The trouble is back

The inspiration behind 'Gully Boy', Naezy, is back with 'Aafat Wapas’.

The year was 2005 and a DJ spinning Sean Paul’s ‘Temperature’ in a Kurla chawl had no idea how the rap number was about to transform a freshly minted teenager’s mind. Within a decade, a new voice had risen from Kurla’s alleyways. And this voice was not to stay in the gully; it was demanding to be heard.

Among the pioneering backstreet rappers in the country, Naved Shaikh aka Naezy had recorded his first rap single — ‘Aafat!’

Literally meaning trouble, this man had announced he was here to stay. And now, after a hiatus of a year, when his popularity is at its zenith thanks to Ranveer Singh portraying him on the silver screen in the film Gully Boy, he is back with a new single, quite dramatically titled ‘Aafat Wapas’ (translated as the trouble is back).

Where was he?

"Well, sometimes, due to various reasons, one gets off track. I did, too. But the love of all my fans and my own inner voice convinced me that this is the place where I need to be. Nowhere else," says the rather soft-spoken Naezy, when I ask him about his disappearance.

When I ask him why he wasn’t involved with the music of the film, he says, “Only because I wasn’t present in India during the film’s shoot and post-production.”

Asked if the movie had changed things around him at all, he lets out a soft laugh. His answer is that it was Disha Rindani’s documentary that changed things for him.

Mumbai-based documentary filmmaker Disha’s film Bombay 70, which showcased the life of the 23-year-old Naved Shaikh aka Naezy, had gone on to win the Mumbai Academy of Moving Images (MAMI) Best Short Film 2014 award.

“That movie was about me. Of course, even then I was worried about letting out my personal life, but that one really put me in the limelight. People came to know who I was. Zoya ma’am (Zoya Akhtar, director, Gully Boy) also got to know about me then,” says Naved.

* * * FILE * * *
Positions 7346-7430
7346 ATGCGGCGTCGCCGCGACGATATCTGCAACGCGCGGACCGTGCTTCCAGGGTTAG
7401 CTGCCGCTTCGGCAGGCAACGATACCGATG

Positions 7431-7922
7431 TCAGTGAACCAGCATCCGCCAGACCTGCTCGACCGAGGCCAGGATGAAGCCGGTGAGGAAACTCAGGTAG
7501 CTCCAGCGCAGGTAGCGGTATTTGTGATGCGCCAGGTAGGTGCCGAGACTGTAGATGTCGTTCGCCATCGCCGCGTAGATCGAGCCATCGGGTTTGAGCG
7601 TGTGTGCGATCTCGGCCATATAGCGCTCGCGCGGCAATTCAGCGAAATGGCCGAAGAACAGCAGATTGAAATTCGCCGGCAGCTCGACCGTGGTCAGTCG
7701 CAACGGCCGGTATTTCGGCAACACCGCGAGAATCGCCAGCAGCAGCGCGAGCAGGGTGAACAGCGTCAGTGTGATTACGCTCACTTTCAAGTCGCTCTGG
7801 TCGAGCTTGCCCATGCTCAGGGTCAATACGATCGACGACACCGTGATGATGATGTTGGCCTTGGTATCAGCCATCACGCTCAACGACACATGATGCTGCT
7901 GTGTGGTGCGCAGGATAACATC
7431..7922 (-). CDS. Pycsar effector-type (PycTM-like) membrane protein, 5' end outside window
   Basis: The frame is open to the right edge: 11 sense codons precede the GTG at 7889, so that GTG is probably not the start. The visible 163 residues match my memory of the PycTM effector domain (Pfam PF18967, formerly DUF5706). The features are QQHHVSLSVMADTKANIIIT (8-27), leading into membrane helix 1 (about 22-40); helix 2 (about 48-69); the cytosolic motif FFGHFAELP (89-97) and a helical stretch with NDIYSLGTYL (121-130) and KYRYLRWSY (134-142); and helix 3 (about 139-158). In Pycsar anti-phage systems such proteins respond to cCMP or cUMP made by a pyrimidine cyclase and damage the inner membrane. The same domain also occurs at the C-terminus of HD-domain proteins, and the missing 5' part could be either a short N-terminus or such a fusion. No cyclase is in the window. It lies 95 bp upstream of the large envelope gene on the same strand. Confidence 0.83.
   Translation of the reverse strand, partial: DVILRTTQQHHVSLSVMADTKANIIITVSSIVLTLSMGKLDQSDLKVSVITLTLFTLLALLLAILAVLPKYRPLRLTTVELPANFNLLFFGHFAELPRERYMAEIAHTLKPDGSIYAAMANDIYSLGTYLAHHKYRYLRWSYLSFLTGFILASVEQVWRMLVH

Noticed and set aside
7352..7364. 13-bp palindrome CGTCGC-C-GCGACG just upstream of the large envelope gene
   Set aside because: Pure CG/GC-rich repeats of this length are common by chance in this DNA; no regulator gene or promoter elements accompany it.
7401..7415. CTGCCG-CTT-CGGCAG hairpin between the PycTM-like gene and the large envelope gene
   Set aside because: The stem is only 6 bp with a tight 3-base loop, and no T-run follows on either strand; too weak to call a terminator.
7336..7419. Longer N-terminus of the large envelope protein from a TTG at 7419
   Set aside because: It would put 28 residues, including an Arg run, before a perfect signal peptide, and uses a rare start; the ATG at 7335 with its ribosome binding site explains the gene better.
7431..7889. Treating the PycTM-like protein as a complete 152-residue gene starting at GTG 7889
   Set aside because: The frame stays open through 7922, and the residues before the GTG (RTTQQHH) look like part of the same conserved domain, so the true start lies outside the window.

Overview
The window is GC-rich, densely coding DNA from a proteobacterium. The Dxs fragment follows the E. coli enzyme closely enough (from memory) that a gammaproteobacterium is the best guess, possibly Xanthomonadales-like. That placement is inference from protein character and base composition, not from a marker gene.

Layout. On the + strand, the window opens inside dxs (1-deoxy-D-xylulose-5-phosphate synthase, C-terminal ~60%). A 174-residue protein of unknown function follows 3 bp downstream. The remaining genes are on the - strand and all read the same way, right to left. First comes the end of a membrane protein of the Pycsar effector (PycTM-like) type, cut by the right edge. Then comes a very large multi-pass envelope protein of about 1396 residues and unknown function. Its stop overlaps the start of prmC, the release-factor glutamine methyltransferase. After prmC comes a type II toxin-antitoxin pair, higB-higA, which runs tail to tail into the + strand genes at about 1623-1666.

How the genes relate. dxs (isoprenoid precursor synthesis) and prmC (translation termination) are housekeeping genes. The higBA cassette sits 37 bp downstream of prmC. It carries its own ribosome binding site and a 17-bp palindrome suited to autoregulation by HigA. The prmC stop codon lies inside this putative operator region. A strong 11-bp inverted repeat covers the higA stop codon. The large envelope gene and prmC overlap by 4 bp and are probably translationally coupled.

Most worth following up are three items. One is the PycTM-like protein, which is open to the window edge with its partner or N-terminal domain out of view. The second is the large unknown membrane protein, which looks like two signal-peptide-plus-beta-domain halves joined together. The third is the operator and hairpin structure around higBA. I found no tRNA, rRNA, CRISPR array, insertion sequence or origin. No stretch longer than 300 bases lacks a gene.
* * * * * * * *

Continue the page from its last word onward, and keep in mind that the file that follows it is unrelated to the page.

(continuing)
But putting out his personal life in the public domain has always been tough on the guy. “I don’t think people understand, but it’s easy to give labels. People tend to make judgements about where a person is from, his family background, his life before fame,” says Naezy.

“I had spoken about this to Zoya ma’am, and she had said that they will ensure it is clarified that Ranveer Singh’s story is not exactly my story. But it hasn’t worked out,” he recalls.

There are several things in the film that are fictionalised, among the biggest being that the sound producer played by Kalki Koechlin, Sly, is in reality a guy.

In the film, undoubtedly to glamourise the plot, Sly and Naezy’s characters have a brief romantic liaison. “It’s definitely uncomfortable, and not just that part. Even my parents’ life. Not everyone understands that it is fiction,” he adds.

But Gully Boy has opened up other avenues like collaborations with mass-market fashiom brands. “Earlier we used to collaborate only with sports brands as they have a better brand connect with the rap scene. With Gully Boy, there is obviously a larger fan following for rap and hip-hop,” he says, matter-of-factly.

All for collaboration

But what really perks up his voice is collaborating with New York-based rapper Nas. There is an unmistakable perk in his energy. “It was great collaborating with Nas. It was a dream. I also hope that this should open up new avenues in Bollywood as well as performances on a larger scale. We cannot sideline or overlook the independent music scene anymore. While it always had an alternative fan following, the masses have realised it now to a greater extent,” says Naezy.

Asked about his professional relationship with Divine, which has so elaborately been shown in Gully Boy, he says, “I am looking forward to collaborate soon with Divine once more. We join hands once every year or so, and it’s a good time now. Work is the way forward, and work is calling me. Nothing can pull me back anymore because the trouble is back, and that’s how it will stay.”

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